DayValleyDahlias
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« Reply #5 on: January 15, 2008, 01:02:40 AM »

Heya Cindi,

This past Saturday we completed our root dig...I know have the daunting task of dividing, labeling and storing these lil guys.

Our soil is a rich sandy loam which I amend with humic acid and nice aged compost...
 cheesy

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Cindi
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« Reply #6 on: January 15, 2008, 08:47:13 AM »

Sharon, what are you storing your bulbs for?  Is this a dormant stage they require where you live?  I don't understand this, please elaborate.  Have a wonderful and greatest of days.  Cindi
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There are strange things done in the midnight sun by the men who moil for gold.  The Arctic trails have their secret tales that would make your blood run cold.  The Northern Lights have seen queer sights, but the queerest they ever did see, what the night on the marge of Lake Lebarge, I cremated Sam McGee.  Robert Service
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« Reply #7 on: January 15, 2008, 05:29:27 PM »

I think she sells the tubers in the spring when it's okay to ship.
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DayValleyDahlias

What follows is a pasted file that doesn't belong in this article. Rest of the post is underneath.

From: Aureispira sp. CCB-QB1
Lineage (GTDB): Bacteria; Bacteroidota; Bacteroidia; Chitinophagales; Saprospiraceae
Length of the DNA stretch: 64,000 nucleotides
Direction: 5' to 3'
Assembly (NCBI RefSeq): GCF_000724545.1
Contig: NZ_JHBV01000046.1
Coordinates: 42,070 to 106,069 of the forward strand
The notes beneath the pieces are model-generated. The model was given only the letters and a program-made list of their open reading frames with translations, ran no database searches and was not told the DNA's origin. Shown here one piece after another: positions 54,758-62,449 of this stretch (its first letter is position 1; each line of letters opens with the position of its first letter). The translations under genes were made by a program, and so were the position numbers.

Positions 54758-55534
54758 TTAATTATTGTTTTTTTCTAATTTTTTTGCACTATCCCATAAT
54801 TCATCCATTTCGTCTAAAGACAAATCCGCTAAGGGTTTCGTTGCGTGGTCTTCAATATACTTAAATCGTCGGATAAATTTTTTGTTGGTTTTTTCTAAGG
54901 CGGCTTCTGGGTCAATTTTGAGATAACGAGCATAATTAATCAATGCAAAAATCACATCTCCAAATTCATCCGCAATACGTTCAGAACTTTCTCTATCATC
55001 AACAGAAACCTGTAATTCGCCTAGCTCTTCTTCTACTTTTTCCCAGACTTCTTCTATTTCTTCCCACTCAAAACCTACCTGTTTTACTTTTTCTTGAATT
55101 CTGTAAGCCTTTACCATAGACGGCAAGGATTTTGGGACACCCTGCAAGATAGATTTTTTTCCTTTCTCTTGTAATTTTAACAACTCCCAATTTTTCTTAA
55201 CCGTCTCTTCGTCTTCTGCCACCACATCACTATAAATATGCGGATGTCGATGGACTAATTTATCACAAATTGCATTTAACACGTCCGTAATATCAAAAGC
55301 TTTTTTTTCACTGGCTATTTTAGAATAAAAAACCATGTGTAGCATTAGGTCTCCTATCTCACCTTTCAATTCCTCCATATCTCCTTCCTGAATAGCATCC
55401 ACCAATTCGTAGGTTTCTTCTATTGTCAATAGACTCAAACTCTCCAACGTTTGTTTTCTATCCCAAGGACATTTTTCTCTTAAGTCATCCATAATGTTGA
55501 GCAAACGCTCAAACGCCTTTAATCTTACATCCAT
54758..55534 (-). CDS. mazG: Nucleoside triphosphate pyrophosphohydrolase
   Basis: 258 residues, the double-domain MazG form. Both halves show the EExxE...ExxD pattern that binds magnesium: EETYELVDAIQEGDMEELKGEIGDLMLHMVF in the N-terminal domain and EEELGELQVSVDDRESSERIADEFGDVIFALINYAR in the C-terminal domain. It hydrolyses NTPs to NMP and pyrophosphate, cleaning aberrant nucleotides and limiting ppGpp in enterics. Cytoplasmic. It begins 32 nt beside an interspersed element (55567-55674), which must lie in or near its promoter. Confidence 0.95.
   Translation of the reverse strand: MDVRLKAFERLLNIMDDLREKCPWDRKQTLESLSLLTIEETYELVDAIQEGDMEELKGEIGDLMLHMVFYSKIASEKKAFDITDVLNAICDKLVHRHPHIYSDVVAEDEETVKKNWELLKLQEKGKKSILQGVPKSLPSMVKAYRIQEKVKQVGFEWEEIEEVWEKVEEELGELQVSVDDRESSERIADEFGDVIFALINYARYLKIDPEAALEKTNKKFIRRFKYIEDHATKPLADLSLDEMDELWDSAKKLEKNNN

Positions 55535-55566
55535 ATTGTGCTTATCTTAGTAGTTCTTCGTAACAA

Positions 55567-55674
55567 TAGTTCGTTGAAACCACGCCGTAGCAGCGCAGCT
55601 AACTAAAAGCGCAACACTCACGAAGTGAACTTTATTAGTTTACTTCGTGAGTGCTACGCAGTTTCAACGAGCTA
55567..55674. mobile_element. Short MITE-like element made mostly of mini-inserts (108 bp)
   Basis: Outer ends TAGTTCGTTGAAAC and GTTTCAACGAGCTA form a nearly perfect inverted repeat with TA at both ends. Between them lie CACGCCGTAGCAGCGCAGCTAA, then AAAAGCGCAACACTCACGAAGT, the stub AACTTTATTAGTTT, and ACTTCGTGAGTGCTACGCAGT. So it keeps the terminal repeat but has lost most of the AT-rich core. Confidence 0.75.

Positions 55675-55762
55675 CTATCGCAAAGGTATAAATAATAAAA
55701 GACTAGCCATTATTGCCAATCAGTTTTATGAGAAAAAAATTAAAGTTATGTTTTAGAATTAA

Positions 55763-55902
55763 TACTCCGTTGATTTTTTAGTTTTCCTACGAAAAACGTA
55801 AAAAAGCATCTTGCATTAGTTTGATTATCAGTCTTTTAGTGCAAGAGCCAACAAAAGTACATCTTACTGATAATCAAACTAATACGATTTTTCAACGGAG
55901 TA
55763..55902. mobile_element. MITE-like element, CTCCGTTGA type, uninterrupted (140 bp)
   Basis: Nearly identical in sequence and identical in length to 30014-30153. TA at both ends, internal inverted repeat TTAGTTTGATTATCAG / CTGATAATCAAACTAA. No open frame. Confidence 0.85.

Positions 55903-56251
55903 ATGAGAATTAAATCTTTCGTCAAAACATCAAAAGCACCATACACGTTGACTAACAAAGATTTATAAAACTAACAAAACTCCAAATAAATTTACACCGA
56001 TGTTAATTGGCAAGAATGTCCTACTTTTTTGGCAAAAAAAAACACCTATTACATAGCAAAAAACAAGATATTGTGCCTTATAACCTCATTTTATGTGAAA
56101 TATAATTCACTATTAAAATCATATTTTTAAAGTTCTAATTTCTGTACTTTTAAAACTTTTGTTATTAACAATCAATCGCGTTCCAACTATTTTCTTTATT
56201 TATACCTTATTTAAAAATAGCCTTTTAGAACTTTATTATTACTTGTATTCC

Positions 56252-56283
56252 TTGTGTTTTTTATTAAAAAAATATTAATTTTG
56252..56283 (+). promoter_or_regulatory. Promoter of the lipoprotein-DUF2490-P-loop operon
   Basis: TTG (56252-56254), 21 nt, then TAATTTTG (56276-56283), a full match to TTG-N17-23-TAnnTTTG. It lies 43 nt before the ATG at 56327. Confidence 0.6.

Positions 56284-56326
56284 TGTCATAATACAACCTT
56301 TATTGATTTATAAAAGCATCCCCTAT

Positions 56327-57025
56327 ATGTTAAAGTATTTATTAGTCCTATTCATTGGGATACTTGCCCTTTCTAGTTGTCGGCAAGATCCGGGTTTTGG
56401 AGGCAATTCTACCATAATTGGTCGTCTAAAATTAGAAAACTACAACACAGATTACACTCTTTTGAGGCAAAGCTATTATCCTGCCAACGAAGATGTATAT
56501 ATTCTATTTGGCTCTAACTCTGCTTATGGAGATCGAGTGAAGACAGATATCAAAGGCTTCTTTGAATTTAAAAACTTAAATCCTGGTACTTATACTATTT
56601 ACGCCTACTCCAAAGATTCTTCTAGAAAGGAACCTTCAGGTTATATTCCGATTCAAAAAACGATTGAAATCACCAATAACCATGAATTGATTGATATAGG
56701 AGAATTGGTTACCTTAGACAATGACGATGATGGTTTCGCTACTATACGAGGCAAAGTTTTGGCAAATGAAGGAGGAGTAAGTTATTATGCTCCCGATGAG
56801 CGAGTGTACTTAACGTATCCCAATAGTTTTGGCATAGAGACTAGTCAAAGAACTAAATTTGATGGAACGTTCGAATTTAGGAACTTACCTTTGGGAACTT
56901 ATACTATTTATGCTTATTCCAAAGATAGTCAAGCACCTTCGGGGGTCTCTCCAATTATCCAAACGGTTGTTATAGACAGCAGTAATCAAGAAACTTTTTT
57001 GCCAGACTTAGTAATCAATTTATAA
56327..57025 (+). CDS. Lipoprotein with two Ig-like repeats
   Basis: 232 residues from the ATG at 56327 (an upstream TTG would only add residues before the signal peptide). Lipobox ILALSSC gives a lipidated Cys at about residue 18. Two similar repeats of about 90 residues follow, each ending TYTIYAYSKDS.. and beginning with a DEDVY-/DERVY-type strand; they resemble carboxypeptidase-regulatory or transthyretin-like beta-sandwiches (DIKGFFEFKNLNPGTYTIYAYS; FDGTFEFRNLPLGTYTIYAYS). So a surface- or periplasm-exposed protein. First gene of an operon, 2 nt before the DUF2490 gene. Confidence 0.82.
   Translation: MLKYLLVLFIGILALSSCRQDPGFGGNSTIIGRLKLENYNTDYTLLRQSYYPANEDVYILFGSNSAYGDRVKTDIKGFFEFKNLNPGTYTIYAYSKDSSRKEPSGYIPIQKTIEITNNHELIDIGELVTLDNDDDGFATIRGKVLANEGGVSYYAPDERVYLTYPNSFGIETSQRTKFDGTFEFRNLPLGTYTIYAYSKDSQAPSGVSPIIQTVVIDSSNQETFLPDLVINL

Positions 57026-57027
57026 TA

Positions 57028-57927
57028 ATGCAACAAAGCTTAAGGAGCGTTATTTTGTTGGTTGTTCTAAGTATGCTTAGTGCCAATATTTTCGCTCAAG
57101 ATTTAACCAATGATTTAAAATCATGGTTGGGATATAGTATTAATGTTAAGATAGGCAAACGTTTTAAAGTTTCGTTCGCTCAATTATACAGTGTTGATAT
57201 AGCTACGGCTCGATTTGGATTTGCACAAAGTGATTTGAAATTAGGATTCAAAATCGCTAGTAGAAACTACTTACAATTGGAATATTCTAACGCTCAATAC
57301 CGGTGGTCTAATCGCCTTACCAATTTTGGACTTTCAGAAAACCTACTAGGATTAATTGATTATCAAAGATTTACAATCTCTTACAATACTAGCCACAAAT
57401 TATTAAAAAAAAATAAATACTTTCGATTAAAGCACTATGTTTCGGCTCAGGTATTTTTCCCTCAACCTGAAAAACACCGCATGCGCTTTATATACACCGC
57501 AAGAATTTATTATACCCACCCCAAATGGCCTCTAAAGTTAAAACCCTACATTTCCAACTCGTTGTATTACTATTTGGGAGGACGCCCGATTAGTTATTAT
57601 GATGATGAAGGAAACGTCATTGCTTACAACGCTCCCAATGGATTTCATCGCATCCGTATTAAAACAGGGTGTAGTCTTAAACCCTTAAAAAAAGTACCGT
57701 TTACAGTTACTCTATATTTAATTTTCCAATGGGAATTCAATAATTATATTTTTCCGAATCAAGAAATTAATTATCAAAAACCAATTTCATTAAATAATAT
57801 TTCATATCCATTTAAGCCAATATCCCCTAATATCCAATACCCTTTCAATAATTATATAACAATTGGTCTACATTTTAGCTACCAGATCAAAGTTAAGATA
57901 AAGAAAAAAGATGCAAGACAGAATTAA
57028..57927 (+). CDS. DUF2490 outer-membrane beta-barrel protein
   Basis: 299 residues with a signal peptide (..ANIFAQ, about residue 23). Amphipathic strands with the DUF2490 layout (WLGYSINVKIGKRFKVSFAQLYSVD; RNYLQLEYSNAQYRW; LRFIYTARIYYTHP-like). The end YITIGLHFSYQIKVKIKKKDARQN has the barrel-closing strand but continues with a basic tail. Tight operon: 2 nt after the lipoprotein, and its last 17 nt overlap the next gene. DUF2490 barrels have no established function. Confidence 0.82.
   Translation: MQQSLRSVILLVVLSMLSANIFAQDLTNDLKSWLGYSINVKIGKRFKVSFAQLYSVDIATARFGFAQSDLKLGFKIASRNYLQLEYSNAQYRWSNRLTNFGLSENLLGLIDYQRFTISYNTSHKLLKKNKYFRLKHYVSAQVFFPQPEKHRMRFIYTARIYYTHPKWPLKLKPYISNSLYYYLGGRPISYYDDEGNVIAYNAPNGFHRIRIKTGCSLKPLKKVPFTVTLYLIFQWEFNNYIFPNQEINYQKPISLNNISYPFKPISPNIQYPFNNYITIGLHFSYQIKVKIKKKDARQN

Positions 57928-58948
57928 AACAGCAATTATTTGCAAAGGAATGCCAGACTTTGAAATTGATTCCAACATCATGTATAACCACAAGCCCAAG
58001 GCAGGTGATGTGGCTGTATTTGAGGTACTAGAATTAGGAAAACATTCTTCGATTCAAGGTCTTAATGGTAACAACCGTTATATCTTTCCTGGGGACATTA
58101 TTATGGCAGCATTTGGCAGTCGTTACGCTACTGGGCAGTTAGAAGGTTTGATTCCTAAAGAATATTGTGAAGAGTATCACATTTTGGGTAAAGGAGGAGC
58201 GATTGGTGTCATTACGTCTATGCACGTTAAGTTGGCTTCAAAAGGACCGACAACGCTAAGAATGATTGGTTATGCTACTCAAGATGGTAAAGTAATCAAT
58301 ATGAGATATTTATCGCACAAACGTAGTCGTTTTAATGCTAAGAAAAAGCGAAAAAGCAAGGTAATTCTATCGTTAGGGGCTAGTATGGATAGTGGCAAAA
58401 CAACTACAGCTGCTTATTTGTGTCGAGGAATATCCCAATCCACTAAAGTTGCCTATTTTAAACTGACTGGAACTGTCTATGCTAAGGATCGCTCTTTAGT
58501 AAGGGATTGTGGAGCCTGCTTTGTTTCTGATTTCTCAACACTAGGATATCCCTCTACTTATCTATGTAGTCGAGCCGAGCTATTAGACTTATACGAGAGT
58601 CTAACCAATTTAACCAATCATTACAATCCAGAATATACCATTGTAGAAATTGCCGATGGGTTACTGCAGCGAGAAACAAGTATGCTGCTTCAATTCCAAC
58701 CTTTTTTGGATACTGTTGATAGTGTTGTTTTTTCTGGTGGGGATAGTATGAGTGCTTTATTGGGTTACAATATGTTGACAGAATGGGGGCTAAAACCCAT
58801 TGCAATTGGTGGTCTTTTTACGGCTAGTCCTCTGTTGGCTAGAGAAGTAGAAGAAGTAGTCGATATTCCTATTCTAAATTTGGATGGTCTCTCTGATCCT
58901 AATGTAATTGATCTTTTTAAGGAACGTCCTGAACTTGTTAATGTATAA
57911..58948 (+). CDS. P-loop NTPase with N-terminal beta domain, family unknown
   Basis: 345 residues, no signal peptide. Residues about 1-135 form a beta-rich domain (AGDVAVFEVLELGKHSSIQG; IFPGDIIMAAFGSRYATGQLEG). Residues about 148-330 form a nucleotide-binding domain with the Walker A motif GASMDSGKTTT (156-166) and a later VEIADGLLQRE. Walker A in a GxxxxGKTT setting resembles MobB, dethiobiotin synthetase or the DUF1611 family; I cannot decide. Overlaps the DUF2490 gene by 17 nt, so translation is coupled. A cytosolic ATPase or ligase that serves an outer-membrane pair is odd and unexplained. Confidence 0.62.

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« Reply #8 on: January 15, 2008, 10:17:52 PM »

Yes Buzz...

Cindi, I grow most of my plants from tubers, and some from cutting ( cloned )...that onetuber multiplies over the Summer months,and when I dig them up in Winter, they have formed a clump of many tubers.  I then dig each clump out, rinse them off, and divide them up.  I keep some, sell some and donate some and give some away to friends and family.

Also by digging them up, I can amend the soil and allow it to rest up for the next go round.  Leaving tubers in the ground is risky, as they can rot, or get eaten by bugs, fungi or gophers!

I collected a lot of seeds this year...going to see what becomes of all that pollinating! Kiss
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Cindi
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« Reply #9 on: January 15, 2008, 11:03:48 PM »

Sharon, oooooh ya.  Again, I must tell you I was so impressed by the looks of all your dahlias, beauties.  This year I am going to make several hundred cuttings, or even more, if I can, of the Anise Hyssop.  I grow the Blue Fortune cultivar and the bees go absolutely nuts on it right from the beginning of July to frost kill.  I currently have about 50 one year old mothers and about 10 over one year old mothers, so there are already many, many to obtain those snips from.

The mother hyssop plants bloom about 2 weeks earlier than the cuttings, but the cuttings still bloom shortly thereafter and make a great big huge plant in just a couple of months.  That is the beauty of perennials as such. Once you've got them, you've got them.  They are a site for the eyes these beautiful blue monster plants.  I can't wait for summer!!!  Great day, great life.  Cindi
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There are strange things done in the midnight sun by the men who moil for gold.  The Arctic trails have their secret tales that would make your blood run cold.  The Northern Lights have seen queer sights, but the queerest they ever did see, what the night on the marge of Lake Lebarge, I cremated Sam McGee.  Robert Service